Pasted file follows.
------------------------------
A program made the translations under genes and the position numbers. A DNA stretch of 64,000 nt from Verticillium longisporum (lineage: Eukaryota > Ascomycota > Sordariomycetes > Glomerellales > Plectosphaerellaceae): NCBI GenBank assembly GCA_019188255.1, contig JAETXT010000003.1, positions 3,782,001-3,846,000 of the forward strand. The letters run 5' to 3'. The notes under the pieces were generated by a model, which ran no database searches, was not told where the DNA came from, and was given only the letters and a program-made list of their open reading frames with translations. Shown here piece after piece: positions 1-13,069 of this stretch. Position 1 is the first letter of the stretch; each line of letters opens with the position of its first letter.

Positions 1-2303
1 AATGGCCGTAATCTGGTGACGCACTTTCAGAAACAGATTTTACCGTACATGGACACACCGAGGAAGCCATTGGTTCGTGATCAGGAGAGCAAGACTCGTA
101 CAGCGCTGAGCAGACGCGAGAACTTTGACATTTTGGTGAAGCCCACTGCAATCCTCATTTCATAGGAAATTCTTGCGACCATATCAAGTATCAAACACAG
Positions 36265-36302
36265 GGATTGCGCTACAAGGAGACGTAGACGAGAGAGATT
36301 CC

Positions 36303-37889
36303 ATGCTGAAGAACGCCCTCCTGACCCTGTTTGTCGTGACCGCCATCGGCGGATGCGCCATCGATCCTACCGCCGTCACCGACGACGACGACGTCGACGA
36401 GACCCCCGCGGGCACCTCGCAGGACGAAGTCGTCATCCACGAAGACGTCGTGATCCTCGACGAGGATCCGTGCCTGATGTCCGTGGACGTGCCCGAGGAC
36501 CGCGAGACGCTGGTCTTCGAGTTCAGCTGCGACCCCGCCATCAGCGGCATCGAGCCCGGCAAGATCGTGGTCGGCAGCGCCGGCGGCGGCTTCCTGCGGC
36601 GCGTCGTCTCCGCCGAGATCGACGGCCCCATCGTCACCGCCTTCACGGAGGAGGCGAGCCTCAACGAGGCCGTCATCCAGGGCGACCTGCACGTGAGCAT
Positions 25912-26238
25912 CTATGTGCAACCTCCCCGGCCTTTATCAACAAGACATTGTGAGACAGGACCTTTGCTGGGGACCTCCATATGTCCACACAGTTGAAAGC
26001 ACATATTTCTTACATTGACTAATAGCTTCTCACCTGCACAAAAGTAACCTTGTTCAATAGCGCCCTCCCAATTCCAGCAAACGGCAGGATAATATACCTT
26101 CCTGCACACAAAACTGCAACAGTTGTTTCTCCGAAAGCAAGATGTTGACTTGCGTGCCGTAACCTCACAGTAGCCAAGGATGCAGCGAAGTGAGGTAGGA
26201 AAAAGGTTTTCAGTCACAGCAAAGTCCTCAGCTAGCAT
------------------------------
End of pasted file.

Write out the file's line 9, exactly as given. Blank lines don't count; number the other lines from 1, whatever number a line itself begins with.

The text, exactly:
36303 ATGCTGAAGAACGCCCTCCTGACCCTGTTTGTCGTGACCGCCATCGGCGGATGCGCCATCGATCCTACCGCCGTCACCGACGACGACGACGTCGACGA